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  • Writer's pictureOlivia Dear Thames

Advent: December 22

And there was a prophetess, Anna, the daughter of Phanuel, of the tribe of Asher. She was advanced in years, having lived with her husband seven years from when she was a virgin, and then as a widow until she was eighty-four. She did not depart from the temple, worshiping with fasting and prayer night and day. And coming up at that very hour she began to give thanks to God and to speak of him to all who were waiting for the redemption of Jerusalem.

Luke 2:36–38

Anna is another biblical character that you may not have heard of (I sure hadn't). These three verses tell us a lot about this woman.

An elderly widow, Anna knew pain. Her husband died many years before, so she had been lonely for a long time. She knew what it felt like to lose someone so close and to be burdened with grief. I can't even begin to imagine the deep sorrow Anna experienced—to lose the person you share a name and a life with.

Not only was Anna grieving; she was waiting. Anna was longing for the hope of a Messiah with no end in sight.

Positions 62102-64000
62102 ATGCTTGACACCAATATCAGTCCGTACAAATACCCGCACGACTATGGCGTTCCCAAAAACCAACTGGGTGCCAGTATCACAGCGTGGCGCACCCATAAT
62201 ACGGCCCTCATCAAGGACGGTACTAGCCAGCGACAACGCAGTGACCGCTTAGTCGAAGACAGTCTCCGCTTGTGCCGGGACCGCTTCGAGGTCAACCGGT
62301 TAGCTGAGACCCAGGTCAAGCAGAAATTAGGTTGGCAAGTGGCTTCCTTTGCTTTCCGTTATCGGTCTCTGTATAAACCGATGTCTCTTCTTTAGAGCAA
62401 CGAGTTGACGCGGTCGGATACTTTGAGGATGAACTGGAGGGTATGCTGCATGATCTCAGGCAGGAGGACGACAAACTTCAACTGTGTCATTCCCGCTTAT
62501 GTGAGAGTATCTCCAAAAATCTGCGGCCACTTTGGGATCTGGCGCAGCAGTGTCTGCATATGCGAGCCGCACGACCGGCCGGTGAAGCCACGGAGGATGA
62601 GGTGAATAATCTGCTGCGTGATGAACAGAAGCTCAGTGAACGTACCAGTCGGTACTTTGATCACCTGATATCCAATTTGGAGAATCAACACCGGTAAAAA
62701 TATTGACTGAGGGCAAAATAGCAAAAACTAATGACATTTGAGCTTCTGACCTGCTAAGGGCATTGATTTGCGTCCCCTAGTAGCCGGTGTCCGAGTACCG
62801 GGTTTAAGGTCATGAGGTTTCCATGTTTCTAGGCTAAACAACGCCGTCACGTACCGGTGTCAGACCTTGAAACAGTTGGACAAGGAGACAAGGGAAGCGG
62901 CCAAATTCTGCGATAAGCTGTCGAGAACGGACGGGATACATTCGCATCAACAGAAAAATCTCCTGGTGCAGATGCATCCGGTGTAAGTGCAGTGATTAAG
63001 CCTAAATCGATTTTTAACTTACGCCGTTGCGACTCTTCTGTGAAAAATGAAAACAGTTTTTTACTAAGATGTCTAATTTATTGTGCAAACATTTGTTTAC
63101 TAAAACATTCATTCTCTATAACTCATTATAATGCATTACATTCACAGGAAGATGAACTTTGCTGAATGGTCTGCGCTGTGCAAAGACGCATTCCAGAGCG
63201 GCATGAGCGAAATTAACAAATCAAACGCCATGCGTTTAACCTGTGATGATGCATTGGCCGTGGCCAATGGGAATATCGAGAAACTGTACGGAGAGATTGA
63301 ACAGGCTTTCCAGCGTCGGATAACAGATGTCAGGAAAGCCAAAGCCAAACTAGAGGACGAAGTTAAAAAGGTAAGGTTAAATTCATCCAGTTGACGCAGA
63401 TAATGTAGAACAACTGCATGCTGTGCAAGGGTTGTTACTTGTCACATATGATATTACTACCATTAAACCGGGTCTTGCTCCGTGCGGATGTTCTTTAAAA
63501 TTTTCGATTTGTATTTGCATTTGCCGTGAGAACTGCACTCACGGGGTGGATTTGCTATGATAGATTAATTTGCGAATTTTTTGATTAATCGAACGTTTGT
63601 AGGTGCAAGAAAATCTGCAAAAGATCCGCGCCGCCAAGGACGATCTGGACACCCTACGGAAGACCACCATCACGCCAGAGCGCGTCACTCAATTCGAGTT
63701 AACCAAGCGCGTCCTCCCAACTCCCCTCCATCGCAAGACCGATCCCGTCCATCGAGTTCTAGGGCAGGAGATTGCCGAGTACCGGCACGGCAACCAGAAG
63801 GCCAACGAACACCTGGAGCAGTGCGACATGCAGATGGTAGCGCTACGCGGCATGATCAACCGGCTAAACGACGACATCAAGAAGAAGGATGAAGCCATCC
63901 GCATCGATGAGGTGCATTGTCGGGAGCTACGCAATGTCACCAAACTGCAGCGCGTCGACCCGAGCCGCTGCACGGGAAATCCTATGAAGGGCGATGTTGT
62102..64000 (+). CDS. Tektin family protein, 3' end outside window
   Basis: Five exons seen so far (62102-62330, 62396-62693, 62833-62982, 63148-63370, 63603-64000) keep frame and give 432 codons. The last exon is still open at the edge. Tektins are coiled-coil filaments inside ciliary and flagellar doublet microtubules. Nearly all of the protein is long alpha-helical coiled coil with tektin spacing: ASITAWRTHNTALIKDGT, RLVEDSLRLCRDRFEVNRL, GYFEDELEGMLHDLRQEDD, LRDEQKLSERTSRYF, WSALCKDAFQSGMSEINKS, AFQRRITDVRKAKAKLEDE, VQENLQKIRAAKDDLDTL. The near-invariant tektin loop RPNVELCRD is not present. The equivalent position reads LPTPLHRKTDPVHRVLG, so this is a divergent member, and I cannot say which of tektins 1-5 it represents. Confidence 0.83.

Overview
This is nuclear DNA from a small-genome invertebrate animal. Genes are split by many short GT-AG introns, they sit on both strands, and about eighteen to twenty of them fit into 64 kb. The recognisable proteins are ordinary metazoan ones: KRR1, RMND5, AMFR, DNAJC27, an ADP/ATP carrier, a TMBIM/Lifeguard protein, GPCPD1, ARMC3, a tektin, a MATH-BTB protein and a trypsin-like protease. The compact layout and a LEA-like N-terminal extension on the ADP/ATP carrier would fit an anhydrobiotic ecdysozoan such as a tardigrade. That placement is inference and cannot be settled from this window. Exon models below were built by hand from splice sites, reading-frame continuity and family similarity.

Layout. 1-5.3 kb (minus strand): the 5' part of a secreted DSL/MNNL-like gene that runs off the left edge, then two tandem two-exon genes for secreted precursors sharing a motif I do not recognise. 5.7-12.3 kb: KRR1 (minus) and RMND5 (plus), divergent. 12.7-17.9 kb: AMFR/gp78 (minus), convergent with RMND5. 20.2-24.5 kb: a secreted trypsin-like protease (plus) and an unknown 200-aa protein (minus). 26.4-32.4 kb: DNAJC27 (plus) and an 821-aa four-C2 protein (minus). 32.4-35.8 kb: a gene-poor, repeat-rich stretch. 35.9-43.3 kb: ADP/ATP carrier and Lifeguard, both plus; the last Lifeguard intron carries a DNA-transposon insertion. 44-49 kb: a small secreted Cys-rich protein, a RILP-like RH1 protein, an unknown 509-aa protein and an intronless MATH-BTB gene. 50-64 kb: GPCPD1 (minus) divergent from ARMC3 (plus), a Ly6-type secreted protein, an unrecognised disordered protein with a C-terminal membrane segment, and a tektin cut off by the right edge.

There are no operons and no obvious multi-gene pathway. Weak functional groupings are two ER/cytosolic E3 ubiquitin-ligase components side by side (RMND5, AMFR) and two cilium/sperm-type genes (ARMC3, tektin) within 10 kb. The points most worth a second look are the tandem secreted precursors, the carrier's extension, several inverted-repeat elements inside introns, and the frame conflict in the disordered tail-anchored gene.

Despite her pain and her sorrow and her waiting, Anna was clearly a regular at the temple—fasting and praying nonstop. Amidst the sadness she knew so well, Anna clung to the mysterious promises of God.

And at the same time the radiant newborn King is being presented in the temple, this grieving widow is there, too. It's a paradox if you think about it: a new life and a life that has experienced years of heartache. A fresh soul and a weary soul. The fulfillment of Israel and one who was desperate for its redemption.

As she sees little Jesus, Anna starts praising God and spreading the good news that Christ has come. She feels the fulfillment of Christ despite years and years of Israel's waiting. In the presence of Jesus, Anna experiences joy that only a Savior could bring.

Ann Voskamp said, "Struggling and rejoicing are not two chronological steps, one following the other, but two concurrent movements, one fluid with the other. As the cold can move you deeper toward the fire, struggling can move you deeper toward God, who warms you with joy. Struggling can deepen joy."

Your circumstances may not have changed this Advent. You may be knee-deep in pain and wading through sadness. You may feel so much weight on your shoulders that it feels like any season other than Christmas.

But hope has come.

Hope came in the form of a baby born in a stable, and hope is coming again. Hope came in the form of a virgin birth, and hope is coming again. Hope came for Anna, and hope is coming for all of us who believe in Jesus Christ.

Hope came that first Advent, and hope is coming again for the second Advent. No matter what you are experiencing today, there is joy to be found in the coming of Christ. There is hope to cling to. And for weary souls everywhere, this is some really good news.

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